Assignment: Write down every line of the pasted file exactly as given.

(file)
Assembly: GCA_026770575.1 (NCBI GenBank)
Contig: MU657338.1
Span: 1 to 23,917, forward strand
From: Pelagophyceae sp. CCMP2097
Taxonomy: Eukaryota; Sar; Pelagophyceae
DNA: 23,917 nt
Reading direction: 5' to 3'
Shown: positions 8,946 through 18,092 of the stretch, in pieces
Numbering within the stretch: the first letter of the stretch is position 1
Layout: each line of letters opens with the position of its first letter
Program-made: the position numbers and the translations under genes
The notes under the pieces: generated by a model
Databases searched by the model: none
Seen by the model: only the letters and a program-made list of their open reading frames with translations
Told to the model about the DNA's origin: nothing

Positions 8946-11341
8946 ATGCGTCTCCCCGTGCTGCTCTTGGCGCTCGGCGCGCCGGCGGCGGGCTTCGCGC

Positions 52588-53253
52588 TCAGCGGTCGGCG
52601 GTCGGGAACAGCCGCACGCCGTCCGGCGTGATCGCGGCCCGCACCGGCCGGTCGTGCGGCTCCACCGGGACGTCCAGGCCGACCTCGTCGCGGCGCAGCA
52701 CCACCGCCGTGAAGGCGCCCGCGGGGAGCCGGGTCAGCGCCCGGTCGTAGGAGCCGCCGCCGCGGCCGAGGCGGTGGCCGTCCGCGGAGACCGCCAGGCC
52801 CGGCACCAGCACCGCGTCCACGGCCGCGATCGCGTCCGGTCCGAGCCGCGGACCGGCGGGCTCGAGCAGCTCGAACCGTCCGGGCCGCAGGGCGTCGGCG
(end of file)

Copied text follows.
Assembly: GCA_026770575.1 (NCBI GenBank)
Contig: MU657338.1
Span: 1 to 23,917, forward strand
From: Pelagophyceae sp. CCMP2097
Taxonomy: Eukaryota; Sar; Pelagophyceae
DNA: 23,917 nt
Reading direction: 5' to 3'
Shown: positions 8,946 through 18,092 of the stretch, in pieces
Numbering within the stretch: the first letter of the stretch is position 1
Layout: each line of letters opens with the position of its first letter
Program-made: the position numbers and the translations under genes
The notes under the pieces: generated by a model
Databases searched by the model: none
Seen by the model: only the letters and a program-made list of their open reading frames with translations
Told to the model about the DNA's origin: nothing

Positions 8946-11341
8946 ATGCGTCTCCCCGTGCTGCTCTTGGCGCTCGGCGCGCCGGCGGCGGGCTTCGCGC

Positions 52588-53253
52588 TCAGCGGTCGGCG
52601 GTCGGGAACAGCCGCACGCCGTCCGGCGTGATCGCGGCCCGCACCGGCCGGTCGTGCGGCTCCACCGGGACGTCCAGGCCGACCTCGTCGCGGCGCAGCA
52701 CCACCGCCGTGAAGGCGCCCGCGGGGAGCCGGGTCAGCGCCCGGTCGTAGGAGCCGCCGCCGCGGCCGAGGCGGTGGCCGTCCGCGGAGACCGCCAGGCC
52801 CGGCACCAGCACCGCGTCCACGGCCGCGATCGCGTCCGGTCCGAGCCGCGGACCGGCGGGCTCGAGCAGCTCGAACCGTCCGGGCCGCAGGGCGTCGGCG